What is chronic bronchitis? Chronic bronchitis is a long-term swelling and irritation in the air passages in your lungs. The irritation may damage your lungs. This lung damage often gets worse over time, and it is usually permanent. Chronic bronchitis is part of a group of lung diseases called chronic obstructive pulmonary disease (COPD).
What causes or increases my risk of chronic bronchitis?
Cigarette smoke: Smoking causes most cases of chronic bronchitis. The more you smoke, the more damage you do to your lungs. People who do not smoke but who live or work around others who smoke are at higher risk.
Exposure to lung irritants: Some dusts and chemical fumes in your workplace can damage your lungs over time. Your risk also increases if you live in an area with heavy air pollution.
Frequent lung infections: Frequent lung infections may damage your lungs over time and lead to chronic bronchitis.
Family history: You may be more likely to get a lung disease if someone else in your family had one.
Alpha-1 antitrypsin deficiency: Alpha-1 antitrypsin (AAT) is a protein found in blood that helps protect your lungs from damage. A lack of AAT can increase your risk of lung problems. AAT deficiency is a rare genetic (inherited) problem that can be treated.
What are the signs and symptoms of chronic bronchitis?
Early signs and symptoms: At first, you may have few symptoms. You may have a morning cough that brings up mucus from the lungs. As time passes, the amount of mucus coughed up begins to increase. The cough also starts to last longer during the day. You may have shortness of breath. You may have a runny nose, or you may have headaches and a stuffy nose. You may have a bad taste in your mouth or bad breath.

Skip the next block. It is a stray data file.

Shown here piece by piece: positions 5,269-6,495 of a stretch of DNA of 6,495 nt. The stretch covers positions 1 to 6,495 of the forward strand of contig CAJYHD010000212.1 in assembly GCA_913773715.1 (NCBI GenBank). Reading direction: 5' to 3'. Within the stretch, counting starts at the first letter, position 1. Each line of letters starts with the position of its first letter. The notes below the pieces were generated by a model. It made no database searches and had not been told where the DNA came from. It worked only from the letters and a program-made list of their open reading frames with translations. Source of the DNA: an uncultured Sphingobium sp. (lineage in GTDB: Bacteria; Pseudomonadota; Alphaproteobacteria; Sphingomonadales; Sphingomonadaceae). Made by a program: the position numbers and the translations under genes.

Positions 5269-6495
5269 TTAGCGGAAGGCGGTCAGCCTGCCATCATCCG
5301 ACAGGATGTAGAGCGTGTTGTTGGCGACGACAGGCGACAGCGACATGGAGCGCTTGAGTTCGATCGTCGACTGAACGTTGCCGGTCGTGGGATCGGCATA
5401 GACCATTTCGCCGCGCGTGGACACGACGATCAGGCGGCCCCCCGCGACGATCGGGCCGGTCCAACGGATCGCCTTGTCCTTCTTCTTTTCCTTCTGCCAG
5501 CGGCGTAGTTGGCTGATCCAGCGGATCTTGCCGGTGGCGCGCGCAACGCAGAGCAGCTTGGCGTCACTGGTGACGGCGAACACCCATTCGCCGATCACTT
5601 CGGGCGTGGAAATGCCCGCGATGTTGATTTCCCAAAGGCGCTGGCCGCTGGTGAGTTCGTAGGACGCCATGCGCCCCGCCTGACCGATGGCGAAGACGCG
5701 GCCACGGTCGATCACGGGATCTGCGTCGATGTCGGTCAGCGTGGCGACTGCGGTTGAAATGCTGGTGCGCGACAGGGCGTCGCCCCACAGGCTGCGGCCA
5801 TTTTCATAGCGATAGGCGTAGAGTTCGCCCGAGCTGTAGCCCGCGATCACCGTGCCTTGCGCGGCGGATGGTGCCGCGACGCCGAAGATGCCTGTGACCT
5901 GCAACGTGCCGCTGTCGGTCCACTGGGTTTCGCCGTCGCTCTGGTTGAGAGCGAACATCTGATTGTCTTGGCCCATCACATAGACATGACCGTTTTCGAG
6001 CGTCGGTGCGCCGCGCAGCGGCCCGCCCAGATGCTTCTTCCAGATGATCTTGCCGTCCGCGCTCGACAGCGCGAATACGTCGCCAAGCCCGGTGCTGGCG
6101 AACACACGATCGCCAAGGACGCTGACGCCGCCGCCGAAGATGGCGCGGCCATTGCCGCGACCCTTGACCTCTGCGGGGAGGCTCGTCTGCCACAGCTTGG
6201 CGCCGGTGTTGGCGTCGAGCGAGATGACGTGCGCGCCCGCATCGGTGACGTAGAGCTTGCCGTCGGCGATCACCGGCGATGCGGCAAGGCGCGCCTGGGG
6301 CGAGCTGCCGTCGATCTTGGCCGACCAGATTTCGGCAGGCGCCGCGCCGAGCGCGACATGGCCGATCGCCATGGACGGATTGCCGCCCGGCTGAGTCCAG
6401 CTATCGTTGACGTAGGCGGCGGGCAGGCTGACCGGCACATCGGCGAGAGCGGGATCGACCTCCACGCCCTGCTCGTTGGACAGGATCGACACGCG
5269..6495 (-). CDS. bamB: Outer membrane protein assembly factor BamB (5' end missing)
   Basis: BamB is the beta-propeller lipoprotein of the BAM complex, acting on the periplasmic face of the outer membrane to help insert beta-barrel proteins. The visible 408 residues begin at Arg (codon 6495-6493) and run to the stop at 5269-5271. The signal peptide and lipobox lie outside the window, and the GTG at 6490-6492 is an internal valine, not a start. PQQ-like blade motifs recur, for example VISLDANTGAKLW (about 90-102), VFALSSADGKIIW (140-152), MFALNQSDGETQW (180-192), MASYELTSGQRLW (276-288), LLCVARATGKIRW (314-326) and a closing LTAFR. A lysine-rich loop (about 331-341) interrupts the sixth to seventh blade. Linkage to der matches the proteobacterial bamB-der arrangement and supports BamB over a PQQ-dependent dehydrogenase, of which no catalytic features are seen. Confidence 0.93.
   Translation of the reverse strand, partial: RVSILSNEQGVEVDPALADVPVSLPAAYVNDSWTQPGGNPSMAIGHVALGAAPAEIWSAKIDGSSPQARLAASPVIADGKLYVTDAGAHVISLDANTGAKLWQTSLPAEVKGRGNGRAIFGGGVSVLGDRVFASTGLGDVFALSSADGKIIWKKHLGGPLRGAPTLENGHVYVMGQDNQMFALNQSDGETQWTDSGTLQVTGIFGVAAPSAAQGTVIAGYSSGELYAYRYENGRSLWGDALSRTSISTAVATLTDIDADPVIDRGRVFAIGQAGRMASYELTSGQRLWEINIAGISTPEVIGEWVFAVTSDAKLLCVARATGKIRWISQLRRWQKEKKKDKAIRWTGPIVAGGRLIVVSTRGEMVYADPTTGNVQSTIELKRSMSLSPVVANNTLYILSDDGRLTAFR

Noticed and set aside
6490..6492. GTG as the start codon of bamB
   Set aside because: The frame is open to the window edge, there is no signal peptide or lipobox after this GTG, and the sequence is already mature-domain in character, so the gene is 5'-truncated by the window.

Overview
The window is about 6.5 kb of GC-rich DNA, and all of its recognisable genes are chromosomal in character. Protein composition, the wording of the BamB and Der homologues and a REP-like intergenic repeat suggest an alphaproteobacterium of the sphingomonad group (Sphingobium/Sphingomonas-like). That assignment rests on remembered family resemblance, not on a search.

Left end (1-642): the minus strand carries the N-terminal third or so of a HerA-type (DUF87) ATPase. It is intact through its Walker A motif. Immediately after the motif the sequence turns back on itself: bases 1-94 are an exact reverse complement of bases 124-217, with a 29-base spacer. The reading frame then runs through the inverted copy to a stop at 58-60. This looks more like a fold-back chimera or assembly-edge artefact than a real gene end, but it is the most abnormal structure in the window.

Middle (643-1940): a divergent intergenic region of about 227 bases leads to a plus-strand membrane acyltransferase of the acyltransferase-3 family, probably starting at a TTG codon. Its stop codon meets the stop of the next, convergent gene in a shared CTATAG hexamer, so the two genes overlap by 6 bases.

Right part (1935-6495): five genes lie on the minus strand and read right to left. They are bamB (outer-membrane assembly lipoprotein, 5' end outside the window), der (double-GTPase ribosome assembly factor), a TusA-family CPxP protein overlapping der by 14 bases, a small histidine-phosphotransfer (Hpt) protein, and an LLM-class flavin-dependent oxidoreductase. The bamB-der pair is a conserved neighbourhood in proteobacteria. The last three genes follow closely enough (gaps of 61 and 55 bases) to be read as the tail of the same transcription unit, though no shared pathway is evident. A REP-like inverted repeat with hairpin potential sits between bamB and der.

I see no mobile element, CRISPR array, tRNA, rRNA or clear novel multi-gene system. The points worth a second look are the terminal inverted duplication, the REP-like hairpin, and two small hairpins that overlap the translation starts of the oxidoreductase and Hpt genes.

Later signs and symptoms: As chronic bronchitis gets worse, you may notice more symptoms. Your skin, nail beds, or lips may turn dusky or blue. You may become more short of breath and get tired more easily. You may not be able to walk as far as you used to. At times, you may wheeze. You may notice your breathing is faster than it used to be.
What is an exacerbation of chronic bronchitis? An exacerbation is when your symptoms get much worse very quickly. Exacerbations of chronic bronchitis can be triggered by infections such as colds or the flu. Lung irritants such as air pollution, dusts, fumes, or smoke can also trigger an exacerbation. Exacerbations of chronic bronchitis can be serious, even life-threatening.
How is chronic bronchitis diagnosed? Caregivers will ask about your signs and symptoms. Tell caregivers about other medical conditions you have. Your caregiver will examine you and listen to your heart and lungs.
Blood tests: You may need blood taken to give caregivers information about how your body is working. The blood may be taken from your hand, arm, or IV.
Chest x-ray: This is a picture of your lungs and heart. Caregivers use the x-ray to look for signs of infection like pneumonia. Chest x-rays may also show fluid around the heart and lungs.
Pulmonary function tests: Pulmonary function tests (PFTs) help caregivers learn how well your body uses oxygen. You breathe into a mouthpiece connected to a machine. The machine measures how much air you breathe in and out over a certain amount of time. PFTs help your caregivers decide the best treatment for you.
Spirometry: A spirometer measures how well you can breathe. You will take a deep breath and then push the air out as fast as you can. This test measures how much air you are able to push out.
How is chronic bronchitis treated?
Antibiotics: Antibiotics may be given to help treat or prevent an infection caused by bacteria.
Inhalers: Your caregiver may give you one or more inhalers to help you breathe easier and cough less. An inhaler gives your medicine in a mist form so that you can breathe it into your lungs. Ask your caregiver to show you how to use your inhaler correctly.